Gateway (NYSE: GTW) has announced that its transformation from a PC retailer to a more diversified company accelerated in the first quarter. The gap between the company and its major PC competitors widened, but sales of its specialty products and home electronics rose.
The company added to its string of quarterly losses, chalking up US$200 million in red ink, some $78 million of which was tied to an ongoing restructuring effort. Revenue fell to $844 million from $992 million a year ago and $1.06 billion in the fourth quarter.
“We’re going through a major transformation of our business, but we are already seeing results,” Gateway CEO Ted Waitt said. He emphasized that although Gateway will continue to roll out non-PC products, such as servers and plasma televisions, it also is “pushing hard to reinvent our core PC business.”
Keeping the Pace?
But research firm IDC said Thursday that Gateway is struggling to keep pace in the PC arena.
In the United States, the company’s PC sales dropped more than 20 percent in the quarter, according to IDC, even as the overall industry saw growth of 1.5 percent. IDC ranked Gateway as the fourth largest PC seller in the United States, with 4.3 percent market share, down from 5.6 percent a year ago.
“Gateway continued to suffer from aggressive price competition” and “continues to lose ground,” the research firm said in its report.
Revising the Cost Structure
Morningstar.com stock analyst Joseph Beaulieu said Gateway has been struggling to regain its footing for some time, largely because its cost structure left it unable to quickly adjust to the slowdown in the market for personal computers.
“They’re trying to tackle the cost side and are doing what they can to revive growth by diversifying their product lineup,” Beaulieu told the E-Commerce Times. He added that an uptick in the economy will be critical to Gateway’s plan to focus more on high-cost, high-margin products like expensive consumer electronics.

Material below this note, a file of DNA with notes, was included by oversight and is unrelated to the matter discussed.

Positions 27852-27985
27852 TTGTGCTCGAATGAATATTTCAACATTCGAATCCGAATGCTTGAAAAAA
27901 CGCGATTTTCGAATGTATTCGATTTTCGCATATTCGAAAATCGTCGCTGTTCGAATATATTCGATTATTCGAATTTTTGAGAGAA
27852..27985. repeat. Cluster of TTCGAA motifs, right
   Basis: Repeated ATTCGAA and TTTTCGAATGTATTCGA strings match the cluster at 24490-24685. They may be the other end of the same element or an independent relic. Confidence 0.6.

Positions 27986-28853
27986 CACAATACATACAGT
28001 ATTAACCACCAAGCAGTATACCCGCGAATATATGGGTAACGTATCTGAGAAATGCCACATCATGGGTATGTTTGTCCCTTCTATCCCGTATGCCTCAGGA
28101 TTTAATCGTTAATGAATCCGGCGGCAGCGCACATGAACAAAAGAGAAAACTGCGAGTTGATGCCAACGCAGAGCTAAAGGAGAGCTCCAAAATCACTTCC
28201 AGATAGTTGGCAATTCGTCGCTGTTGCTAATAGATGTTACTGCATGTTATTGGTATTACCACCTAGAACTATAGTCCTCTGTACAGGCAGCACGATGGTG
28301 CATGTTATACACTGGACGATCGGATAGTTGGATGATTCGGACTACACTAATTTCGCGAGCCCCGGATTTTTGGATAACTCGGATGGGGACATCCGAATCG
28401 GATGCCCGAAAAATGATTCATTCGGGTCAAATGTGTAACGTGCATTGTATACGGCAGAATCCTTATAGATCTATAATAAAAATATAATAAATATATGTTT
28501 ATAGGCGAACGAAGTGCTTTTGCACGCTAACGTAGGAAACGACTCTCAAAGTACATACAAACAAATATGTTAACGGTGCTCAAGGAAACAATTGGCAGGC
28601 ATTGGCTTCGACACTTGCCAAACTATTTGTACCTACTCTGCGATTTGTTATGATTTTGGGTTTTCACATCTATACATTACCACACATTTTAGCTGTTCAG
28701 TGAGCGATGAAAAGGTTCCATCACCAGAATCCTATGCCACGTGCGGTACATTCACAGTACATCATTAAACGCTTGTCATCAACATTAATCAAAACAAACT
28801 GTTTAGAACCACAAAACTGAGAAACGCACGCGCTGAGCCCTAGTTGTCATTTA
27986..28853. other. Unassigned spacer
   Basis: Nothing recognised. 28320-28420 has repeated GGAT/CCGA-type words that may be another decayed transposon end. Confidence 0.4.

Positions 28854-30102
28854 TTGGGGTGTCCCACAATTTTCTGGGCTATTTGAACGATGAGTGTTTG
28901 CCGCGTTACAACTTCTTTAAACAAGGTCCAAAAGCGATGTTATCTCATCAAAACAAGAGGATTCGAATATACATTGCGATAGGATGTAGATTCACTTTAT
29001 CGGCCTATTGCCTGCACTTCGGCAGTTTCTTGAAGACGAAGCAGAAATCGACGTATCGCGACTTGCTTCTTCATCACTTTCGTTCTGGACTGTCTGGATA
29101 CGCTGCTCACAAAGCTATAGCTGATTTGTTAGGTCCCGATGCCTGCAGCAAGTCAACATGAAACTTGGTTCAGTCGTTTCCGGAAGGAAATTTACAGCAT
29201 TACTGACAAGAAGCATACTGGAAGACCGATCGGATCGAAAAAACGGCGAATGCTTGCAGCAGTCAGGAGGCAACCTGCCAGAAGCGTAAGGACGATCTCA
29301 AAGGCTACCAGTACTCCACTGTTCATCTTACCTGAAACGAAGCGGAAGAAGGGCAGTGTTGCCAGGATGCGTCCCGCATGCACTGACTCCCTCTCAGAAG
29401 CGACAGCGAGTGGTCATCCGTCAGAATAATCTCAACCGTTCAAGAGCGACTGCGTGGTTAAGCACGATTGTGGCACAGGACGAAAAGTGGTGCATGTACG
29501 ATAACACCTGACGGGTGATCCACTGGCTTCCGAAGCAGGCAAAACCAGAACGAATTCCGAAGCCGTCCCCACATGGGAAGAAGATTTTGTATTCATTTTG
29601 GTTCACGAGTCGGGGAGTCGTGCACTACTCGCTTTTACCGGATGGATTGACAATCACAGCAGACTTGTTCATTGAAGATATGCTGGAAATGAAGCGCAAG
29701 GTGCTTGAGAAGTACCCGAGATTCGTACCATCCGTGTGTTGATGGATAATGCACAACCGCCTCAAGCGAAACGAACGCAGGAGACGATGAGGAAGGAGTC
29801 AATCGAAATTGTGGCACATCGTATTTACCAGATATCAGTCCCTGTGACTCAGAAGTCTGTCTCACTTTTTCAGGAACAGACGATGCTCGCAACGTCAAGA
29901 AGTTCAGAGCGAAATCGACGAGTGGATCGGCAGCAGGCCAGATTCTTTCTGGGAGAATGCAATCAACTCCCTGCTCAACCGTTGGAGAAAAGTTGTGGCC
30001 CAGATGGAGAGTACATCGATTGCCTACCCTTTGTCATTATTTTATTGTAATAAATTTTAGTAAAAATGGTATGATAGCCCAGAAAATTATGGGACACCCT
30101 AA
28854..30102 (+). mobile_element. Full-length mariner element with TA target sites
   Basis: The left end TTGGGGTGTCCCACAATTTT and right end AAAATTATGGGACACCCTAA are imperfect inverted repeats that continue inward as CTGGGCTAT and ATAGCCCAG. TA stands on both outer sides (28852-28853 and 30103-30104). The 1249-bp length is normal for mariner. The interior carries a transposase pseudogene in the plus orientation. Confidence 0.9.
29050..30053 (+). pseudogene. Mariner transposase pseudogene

IDC analyst Roger Kay agreed that it will take time before Gateway can rein in costs enough to right itself and attack the market from another direction.
“They’ve got the right targets in mind, in terms of the enterprise market and higher-margin PCs,” Kay told the E-Commerce Times. “But they need to be on a stronger financial footing to make a strong push.”
Gateway’s restructuring plan, which calls for it to lay off 1,900 workers and close many of its Gateway Country stores, eventually will save $400 million per year, according to the company, and will help it regain profitability.
CFO Rod Sherwood said Gateway will stay the course, but a quick fix is unlikely.
“We think we’ve got to continue our momentum of cutting costs and building up our digital and enterprise sales,” he said in a conference call. Gateway stuck by its previous goal of turning cash-flow positive by the end of the year.
Already, the company has grabbed a double-digit share of the market for plasma televisions. It recently released a line of digital projector products aimed at small and mid-size businesses and has two new server products waiting in the wings for release in the current quarter.
“My No. 1 goal is to transform Gateway from a personal computer company into a branded integrator,” Waitt said.
Non-PC sales made up 24 percent of total revenue in the quarter, up from 20 percent last year, Gateway said.